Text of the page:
Hello my lovelies! Hope you are all well, and I apologise in advance for the number of exclamation marks in the following post.
I’m very excited to announce that my new novel has a title* (courtesy of my wonderful editor at Lake Union) and a release date. Yes, it’s up for pre-order Right Now. No cover art, yet, but I have been told it’s being designed AS I TYPE THIS. (Sorry, forgot to warn you about the all-capitals-shouting, too. SORRY – TOO EXCITED.)
So, without further ado, my next book is called:
In The Light of What We See
And it will be published on 8th March 2016. Meep!
In other news, I’ve put together a little behind-the-scenes freebie for those of you who enjoyed reading about the Harper family in The Language of Spells, The Secrets of Ghosts and The Garden of Magic (or for people who just like free recipes).
As you all probably know, the path to getting a book from imagination to publication is not an easy (or short) one. I’ve had the idea for this particular book knocking around in my head for years, but I didn’t feel I was ‘good enough’ to write it. Then I realised that I was never going to feel good enough, so I may as well try…
I worked on it during my MLitt a few years ago and then put it to one side. I came back to it in 2013 and finished a draft in 2014. Then I worked on revisions and rewrites with Agent Fabulous and went on submission earlier this year.
Which is when the fun really started…
There’s a lot of waiting in this game, but there is something especially torturous about the publisher-submission stage. I think it’s because you know you’re at the end of the road. The book has been accepted by your agent (or has landed you one), it’s been edited and rewritten until it feels, truly, like the best you could possibly make it, and then you’re going to get a final ‘yes’ or ‘no’ from publishers you have spent years dreaming about…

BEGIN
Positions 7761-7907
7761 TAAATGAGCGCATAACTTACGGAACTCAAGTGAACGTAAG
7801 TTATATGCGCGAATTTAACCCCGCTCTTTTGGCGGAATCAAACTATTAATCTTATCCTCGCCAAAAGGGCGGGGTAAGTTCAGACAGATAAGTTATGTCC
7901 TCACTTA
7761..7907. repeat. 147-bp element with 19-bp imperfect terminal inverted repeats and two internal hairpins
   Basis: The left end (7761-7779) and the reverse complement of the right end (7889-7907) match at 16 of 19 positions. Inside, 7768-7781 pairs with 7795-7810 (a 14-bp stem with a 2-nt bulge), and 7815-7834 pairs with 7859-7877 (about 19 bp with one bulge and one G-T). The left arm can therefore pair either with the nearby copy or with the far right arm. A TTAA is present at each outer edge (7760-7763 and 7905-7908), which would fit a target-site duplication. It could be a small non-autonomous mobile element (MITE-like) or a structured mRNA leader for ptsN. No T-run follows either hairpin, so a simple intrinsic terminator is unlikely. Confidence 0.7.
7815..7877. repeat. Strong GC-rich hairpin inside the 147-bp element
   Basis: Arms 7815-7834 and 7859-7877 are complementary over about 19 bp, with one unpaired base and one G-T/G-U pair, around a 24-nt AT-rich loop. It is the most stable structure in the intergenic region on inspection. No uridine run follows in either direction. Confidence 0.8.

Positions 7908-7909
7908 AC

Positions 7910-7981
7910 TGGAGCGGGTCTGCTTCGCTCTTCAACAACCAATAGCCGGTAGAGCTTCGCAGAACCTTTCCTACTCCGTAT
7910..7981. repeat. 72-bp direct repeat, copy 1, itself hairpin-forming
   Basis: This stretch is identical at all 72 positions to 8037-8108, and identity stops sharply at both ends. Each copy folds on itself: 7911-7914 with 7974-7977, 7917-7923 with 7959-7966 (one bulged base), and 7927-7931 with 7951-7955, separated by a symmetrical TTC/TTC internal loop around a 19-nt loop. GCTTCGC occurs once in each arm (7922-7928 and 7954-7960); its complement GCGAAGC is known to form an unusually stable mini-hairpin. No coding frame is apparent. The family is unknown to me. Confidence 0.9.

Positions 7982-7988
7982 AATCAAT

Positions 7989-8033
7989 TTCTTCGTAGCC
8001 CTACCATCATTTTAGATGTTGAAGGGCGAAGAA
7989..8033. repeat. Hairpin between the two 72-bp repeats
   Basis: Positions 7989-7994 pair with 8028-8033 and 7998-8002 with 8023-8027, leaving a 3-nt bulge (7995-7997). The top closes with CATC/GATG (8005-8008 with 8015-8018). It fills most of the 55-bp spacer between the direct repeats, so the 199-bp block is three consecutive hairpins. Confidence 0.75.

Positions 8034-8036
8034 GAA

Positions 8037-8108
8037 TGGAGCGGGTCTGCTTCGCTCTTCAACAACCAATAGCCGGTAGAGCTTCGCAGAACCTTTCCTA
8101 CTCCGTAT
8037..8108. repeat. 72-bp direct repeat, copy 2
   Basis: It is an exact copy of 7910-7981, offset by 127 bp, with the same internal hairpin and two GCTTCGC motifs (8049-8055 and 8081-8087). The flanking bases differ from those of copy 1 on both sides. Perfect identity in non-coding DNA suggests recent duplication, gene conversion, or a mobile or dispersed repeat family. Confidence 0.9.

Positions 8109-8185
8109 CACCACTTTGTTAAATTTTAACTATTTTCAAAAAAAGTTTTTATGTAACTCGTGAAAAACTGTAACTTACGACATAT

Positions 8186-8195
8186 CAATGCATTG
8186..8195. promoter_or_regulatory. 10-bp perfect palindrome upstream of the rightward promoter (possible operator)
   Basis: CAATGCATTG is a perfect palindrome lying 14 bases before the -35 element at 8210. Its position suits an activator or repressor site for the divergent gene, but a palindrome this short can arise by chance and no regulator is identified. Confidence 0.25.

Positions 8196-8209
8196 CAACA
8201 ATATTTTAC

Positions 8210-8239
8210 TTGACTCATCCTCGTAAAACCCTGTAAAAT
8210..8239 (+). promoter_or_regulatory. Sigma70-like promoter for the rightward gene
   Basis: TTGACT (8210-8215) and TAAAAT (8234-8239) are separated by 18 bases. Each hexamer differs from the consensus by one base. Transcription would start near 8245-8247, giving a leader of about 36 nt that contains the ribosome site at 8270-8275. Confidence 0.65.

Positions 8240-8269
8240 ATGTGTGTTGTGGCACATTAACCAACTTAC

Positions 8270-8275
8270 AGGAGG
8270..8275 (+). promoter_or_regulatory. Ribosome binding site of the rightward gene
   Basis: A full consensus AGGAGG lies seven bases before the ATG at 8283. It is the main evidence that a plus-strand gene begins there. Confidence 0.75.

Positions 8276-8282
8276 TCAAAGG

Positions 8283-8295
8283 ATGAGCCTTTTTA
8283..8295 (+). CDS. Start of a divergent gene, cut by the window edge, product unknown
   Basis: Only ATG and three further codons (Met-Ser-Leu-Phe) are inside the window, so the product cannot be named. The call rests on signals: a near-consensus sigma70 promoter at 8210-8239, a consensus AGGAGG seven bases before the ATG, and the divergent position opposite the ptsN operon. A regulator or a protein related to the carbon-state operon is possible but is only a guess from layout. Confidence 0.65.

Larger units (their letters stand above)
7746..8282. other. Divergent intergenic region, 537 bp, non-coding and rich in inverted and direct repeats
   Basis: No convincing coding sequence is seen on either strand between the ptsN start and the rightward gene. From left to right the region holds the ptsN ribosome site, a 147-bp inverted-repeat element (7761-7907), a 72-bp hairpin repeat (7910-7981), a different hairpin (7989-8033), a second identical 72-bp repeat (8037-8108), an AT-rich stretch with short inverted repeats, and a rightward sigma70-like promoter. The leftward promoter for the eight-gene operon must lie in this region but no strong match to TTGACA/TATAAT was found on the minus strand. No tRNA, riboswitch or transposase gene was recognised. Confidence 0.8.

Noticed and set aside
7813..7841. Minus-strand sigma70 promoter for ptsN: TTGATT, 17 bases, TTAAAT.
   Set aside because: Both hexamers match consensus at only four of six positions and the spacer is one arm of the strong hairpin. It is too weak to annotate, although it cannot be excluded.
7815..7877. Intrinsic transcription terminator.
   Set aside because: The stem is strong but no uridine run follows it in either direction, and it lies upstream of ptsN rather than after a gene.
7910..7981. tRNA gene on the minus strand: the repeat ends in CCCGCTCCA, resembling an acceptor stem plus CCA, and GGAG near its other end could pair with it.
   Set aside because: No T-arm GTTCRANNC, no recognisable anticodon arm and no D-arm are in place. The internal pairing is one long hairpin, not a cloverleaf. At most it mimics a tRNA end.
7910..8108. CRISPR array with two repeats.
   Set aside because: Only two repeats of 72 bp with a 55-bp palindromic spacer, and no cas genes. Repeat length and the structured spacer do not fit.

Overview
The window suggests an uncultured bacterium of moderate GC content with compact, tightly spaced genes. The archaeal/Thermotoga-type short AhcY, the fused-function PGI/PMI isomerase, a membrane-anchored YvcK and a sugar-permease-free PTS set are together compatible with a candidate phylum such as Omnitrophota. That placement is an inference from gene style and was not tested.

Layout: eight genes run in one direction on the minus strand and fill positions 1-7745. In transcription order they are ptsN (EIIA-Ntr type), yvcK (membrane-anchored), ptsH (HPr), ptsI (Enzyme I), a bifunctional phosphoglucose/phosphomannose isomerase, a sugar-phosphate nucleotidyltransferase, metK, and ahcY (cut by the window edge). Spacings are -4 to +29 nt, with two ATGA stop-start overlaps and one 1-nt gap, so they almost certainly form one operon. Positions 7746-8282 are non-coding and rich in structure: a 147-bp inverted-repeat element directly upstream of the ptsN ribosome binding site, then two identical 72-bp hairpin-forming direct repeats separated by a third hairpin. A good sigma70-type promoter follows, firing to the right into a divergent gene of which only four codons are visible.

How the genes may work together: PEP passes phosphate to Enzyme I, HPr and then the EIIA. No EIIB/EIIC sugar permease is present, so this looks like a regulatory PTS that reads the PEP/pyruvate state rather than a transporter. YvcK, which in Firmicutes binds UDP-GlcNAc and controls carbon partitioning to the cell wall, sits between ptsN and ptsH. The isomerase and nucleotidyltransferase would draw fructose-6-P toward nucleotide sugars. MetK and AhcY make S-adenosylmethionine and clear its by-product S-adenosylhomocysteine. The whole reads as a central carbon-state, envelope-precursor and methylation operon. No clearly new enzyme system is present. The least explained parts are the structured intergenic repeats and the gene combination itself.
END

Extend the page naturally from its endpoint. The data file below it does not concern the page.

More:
During the couple of months of nail-biting and compulsively refreshing my email inbox, I saw a lovely grey felt top hat in Edinburgh. Now, I’ve always had a soft spot for top hats. When I was a kid I used to dress up (a lot) and one of my favourite ‘creations’ was a chalk white face, dark circles drawn under my eyes and a black silk topper. True, if worrying, story.
Anyway, there was no earthly reason for me to buy a top hat. I am a 38-year-old mother of two. I no longer dress up. I live in my pyjama bottoms and occasionally scare the postie with my unkempt feral-writer look.
But my heart wanted the hat. At home, back in front of my inbox hitting ‘refresh’ like a deranged participant in a psychology experiment, I said to Lovely Husband: ‘If I get a deal for this book, can I buy a top hat?’
This is, by far, one of the less odd things I’ve said to him over the years and he didn’t bat an eyelid: ‘Of course, darling.’
Which is a very long way of explaining the picture above. I have a new book contract! My next novel is being published by Lake Union early next year in paperback, ebook and audio editions. Meeeeeeeeeep!
It’s a dual-narrative story set in a hospital in Brighton, with one strand in the present day and one in 1938. It’s part historical, part psychological thriller and the acquisitions editor at Lake Union described it as ‘The Amber Keeper meets Before I Go To Sleep‘.
This book is very close to my heart and I’m beyond thrilled that it’s found a publishing home. Thank you for reading and I look forward to tell you more about it soon!
Keris Stainton is a talented YA author and (in the interests of full disclosure) a friend of mine. She also has two utterly bonkers boys (in the very best sense) and their hilarious conversations and one-liners make me giggle on a regular basis.